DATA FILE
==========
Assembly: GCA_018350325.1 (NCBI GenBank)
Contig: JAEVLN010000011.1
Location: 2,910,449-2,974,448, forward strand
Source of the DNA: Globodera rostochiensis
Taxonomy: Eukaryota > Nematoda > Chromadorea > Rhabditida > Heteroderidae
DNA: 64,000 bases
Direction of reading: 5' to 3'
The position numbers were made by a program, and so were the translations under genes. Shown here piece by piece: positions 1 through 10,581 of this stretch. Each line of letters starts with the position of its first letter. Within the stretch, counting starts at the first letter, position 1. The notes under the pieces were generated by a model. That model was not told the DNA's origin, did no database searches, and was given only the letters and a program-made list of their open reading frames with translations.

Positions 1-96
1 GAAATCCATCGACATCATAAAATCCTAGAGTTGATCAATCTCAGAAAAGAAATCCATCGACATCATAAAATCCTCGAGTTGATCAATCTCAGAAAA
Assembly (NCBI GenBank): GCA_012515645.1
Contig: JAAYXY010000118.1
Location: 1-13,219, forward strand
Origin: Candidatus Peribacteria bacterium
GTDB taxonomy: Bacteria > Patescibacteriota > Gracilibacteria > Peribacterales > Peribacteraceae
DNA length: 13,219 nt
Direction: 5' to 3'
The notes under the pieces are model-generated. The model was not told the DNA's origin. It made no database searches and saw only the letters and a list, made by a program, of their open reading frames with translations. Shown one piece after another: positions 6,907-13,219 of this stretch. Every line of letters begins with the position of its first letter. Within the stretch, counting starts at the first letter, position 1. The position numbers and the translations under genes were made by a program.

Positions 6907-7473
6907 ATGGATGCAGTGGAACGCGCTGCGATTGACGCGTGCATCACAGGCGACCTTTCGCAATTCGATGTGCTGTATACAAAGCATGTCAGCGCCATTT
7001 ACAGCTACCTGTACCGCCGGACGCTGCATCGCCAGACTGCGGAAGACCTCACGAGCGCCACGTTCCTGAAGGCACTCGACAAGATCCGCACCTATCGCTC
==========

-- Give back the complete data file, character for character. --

Assembly: GCA_018350325.1 (NCBI GenBank)
Contig: JAEVLN010000011.1
Location: 2,910,449-2,974,448, forward strand
Source of the DNA: Globodera rostochiensis
Taxonomy: Eukaryota > Nematoda > Chromadorea > Rhabditida > Heteroderidae
DNA: 64,000 bases
Direction of reading: 5' to 3'
The position numbers were made by a program, and so were the translations under genes. Shown here piece by piece: positions 1 through 10,581 of this stretch. Each line of letters starts with the position of its first letter. Within the stretch, counting starts at the first letter, position 1. The notes under the pieces were generated by a model. That model was not told the DNA's origin, did no database searches, and was given only the letters and a program-made list of their open reading frames with translations.

Positions 1-96
1 GAAATCCATCGACATCATAAAATCCTAGAGTTGATCAATCTCAGAAAAGAAATCCATCGACATCATAAAATCCTCGAGTTGATCAATCTCAGAAAA
Assembly (NCBI GenBank): GCA_012515645.1
Contig: JAAYXY010000118.1
Location: 1-13,219, forward strand
Origin: Candidatus Peribacteria bacterium
GTDB taxonomy: Bacteria > Patescibacteriota > Gracilibacteria > Peribacterales > Peribacteraceae
DNA length: 13,219 nt
Direction: 5' to 3'
The notes under the pieces are model-generated. The model was not told the DNA's origin. It made no database searches and saw only the letters and a list, made by a program, of their open reading frames with translations. Shown one piece after another: positions 6,907-13,219 of this stretch. Every line of letters begins with the position of its first letter. Within the stretch, counting starts at the first letter, position 1. The position numbers and the translations under genes were made by a program.

Positions 6907-7473
6907 ATGGATGCAGTGGAACGCGCTGCGATTGACGCGTGCATCACAGGCGACCTTTCGCAATTCGATGTGCTGTATACAAAGCATGTCAGCGCCATTT
7001 ACAGCTACCTGTACCGCCGGACGCTGCATCGCCAGACTGCGGAAGACCTCACGAGCGCCACGTTCCTGAAGGCACTCGACAAGATCCGCACCTATCGCTC